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NHS drafts new guidelines for treating transgender youth

New guidelines for treating transgender youngsters have been drafted by England’s National Health Service (NHS), calling for tighter, more stringent controls of the treatment of under-18s who are questioning their gender.

The document, which is out for public consultation, comes after the release of the Cass Report’s “independent review of gender identity services for children and young people”, and follows the recent closure of the Tavistock gender identity clinic for children, after a review found that its services were “not a safe or viable long-term option” for children seeking care.

The guidelines warn doctors about encouraging transgender children to change their names and pronouns, because most are just going through a “phase”, reports The Telegraph.

This follows advice from the Cass Report, led by Dr Hilary Cass, that children who change their names, pronouns and the way they dress could experience “significant effects” regarding “psychological functioning”.

The NHS guidelines differ from the “affirmative care” model favoured by the Tavistock clinic where those claiming to be transgender were encouraged to embrace their new gender identity, reports Daily Friend.

In contrast, the NHS proposes that doctors take a “watchful approach”, mindful that evidence reflects that “in most cases gender incongruence does not persist into adolescence”. Social transition should, however, be considered for those diagnosed with gender dysphoria and in cases where transition will prevent “clinically significant distress” and when the person is “able to fully comprehend the implications of affirming a social transition”.

The NHS also proposes a holistic attitude to treatment by including specialists in “paediatric medicine, autism, neurodisability and mental health” in their clinical teams as opposed to only therapists and endocrinologists, as was the case at Tavistock.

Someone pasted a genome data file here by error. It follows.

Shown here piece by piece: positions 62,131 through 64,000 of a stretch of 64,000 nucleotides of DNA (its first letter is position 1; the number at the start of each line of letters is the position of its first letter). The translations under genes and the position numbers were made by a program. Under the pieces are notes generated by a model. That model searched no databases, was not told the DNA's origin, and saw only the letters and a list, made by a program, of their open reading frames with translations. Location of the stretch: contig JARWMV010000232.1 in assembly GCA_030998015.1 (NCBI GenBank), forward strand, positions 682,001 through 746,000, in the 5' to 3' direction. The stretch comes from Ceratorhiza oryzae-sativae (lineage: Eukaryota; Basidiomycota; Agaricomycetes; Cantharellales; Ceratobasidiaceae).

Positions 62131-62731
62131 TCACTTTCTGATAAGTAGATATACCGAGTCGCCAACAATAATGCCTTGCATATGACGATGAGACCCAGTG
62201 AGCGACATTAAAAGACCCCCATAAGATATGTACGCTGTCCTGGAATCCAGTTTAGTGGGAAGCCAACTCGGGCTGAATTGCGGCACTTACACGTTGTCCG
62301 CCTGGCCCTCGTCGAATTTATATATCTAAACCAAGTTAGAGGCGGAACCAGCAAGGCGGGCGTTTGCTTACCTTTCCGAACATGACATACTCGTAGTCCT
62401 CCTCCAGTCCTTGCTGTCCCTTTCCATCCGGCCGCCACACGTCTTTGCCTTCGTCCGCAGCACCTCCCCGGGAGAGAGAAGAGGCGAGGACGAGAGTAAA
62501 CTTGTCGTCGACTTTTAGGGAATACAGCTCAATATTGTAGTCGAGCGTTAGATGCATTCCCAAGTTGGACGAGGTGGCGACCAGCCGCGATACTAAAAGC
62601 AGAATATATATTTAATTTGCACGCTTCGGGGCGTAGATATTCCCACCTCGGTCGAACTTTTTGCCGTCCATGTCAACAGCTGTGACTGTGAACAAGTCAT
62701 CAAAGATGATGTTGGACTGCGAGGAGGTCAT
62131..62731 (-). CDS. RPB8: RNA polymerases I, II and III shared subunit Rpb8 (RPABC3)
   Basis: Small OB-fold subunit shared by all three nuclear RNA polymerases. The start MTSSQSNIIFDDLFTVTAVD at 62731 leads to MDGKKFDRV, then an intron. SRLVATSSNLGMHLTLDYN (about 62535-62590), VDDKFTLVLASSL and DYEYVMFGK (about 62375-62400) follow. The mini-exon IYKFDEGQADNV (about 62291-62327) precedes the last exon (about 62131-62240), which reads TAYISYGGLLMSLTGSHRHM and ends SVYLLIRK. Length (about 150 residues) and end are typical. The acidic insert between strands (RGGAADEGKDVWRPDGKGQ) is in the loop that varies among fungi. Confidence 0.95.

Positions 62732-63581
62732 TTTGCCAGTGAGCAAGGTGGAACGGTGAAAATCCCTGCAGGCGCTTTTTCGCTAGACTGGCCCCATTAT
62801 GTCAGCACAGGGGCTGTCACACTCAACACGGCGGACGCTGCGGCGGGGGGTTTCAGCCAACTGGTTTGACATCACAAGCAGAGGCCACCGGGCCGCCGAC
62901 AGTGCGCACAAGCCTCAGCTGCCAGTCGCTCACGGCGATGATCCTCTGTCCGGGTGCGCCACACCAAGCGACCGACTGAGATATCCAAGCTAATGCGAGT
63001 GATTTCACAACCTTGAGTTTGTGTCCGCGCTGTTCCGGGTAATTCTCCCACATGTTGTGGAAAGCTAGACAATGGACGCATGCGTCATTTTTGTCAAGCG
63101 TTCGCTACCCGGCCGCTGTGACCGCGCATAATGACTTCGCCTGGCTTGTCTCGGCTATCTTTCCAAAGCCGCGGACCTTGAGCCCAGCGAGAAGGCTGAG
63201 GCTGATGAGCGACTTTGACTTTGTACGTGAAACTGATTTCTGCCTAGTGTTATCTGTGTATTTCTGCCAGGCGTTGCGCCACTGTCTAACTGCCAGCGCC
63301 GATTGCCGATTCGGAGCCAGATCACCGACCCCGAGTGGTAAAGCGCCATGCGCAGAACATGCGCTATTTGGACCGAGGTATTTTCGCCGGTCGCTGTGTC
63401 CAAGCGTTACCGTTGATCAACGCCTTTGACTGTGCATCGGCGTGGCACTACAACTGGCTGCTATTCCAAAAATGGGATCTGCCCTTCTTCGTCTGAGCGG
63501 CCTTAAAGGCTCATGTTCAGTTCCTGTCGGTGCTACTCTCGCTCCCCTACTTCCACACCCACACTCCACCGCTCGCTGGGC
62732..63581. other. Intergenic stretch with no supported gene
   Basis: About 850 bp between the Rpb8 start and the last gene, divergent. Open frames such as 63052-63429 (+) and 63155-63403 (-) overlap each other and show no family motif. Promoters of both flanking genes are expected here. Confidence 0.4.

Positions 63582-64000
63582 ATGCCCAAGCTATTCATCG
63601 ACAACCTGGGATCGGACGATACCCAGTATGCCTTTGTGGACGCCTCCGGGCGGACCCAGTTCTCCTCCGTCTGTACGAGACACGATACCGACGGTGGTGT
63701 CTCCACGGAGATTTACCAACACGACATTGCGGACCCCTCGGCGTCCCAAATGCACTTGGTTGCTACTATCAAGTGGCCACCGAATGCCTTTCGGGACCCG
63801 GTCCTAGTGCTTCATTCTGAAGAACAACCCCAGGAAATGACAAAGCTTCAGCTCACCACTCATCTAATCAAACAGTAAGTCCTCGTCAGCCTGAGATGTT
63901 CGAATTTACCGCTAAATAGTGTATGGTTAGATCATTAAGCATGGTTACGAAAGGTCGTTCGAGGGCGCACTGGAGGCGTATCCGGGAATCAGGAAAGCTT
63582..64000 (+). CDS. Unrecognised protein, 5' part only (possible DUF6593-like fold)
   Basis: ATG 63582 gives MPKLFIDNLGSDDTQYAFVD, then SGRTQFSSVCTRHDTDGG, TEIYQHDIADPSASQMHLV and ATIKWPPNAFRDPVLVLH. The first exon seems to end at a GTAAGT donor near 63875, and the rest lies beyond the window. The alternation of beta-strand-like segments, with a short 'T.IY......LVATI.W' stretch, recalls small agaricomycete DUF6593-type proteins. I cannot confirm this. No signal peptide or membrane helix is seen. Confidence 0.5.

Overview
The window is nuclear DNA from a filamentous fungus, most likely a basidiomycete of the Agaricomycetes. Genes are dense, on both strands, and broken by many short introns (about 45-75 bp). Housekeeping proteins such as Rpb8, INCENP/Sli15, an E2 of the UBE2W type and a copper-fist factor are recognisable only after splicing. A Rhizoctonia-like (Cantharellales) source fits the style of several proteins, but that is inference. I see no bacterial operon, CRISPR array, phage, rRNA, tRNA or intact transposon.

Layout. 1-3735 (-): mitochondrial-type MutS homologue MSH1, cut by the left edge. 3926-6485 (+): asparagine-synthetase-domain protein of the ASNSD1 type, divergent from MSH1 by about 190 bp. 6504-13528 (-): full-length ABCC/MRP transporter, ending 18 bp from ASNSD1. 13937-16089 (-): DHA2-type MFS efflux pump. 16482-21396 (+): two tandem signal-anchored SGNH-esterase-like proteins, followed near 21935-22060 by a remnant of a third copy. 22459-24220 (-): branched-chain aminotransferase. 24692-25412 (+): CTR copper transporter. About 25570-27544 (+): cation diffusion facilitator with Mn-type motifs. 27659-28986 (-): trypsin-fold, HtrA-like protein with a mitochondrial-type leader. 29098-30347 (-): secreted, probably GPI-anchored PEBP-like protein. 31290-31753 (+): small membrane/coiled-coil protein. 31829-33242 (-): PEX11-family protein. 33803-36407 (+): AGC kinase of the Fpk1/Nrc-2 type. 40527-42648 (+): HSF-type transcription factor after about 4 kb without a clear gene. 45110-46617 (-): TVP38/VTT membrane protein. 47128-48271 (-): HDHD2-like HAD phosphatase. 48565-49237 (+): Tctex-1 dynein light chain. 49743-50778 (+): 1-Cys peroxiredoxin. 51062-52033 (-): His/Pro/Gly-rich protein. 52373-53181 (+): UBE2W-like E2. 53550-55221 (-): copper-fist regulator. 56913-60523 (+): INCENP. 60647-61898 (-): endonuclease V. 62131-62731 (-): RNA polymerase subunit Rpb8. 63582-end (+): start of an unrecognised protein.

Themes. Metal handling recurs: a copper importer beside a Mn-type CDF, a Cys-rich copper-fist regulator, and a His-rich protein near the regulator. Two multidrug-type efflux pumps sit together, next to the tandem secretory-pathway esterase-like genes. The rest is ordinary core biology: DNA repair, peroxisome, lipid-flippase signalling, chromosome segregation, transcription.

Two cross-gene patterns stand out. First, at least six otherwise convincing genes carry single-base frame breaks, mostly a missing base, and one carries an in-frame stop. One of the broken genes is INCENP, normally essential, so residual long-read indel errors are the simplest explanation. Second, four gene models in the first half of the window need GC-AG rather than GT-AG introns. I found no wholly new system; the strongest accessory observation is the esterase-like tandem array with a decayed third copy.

The Telegraph reports that the implementation of a holistic approach takes into consideration that a “significant proportion of children” referred to gender clinics for gender dysphoria experience neurodevelopment issues or social anxiety disorders.

The new NHS guidance recognises social transition as a form of psychosocial intervention and not a neutral act, as it “may have significant effects on psychological functioning”. It also strongly discourages social transition in children, and clarifies that social transition in adolescents should only be pursued to alleviate or prevent clinically-significant distress or significant impairment in social functioning, and after an explicit informed consent process.

Puberty blockers, say the guidelines, can only be administered in formal research settings, due to the unknown effects of these interventions and the potential for harm.

The NHS has not made an explicit statement about cross-sex hormones, but signalled that they too will likely only be available in research settings. The guidelines do not mention surgery, as surgery has never been a covered benefit under the NHS for minors.

B1937-ii-Interim-service-specification-for-specialist-gender-dysphoria-services-for-children-and-young-people-22
B1937-ii-Specialist-service-for-children-and-young-people-with-gender-dysphoria

 

Cass Review – Interim Report (Open access)

 

Daily Friend article – NHS proposes new guidelines for treating transgender youth (Open access)

 

The Telegraph article – Most children who think they are transgender are just going through a phase says NHS (Restricted access)

 

See more from MedicalBrief archives:

 

1 000 families to sue UK gender identity service

 

Landmark UK ruling on puberty blockers for under-16s

 

‘Informed consent’ by children for gender transition to be tested

 

 

 

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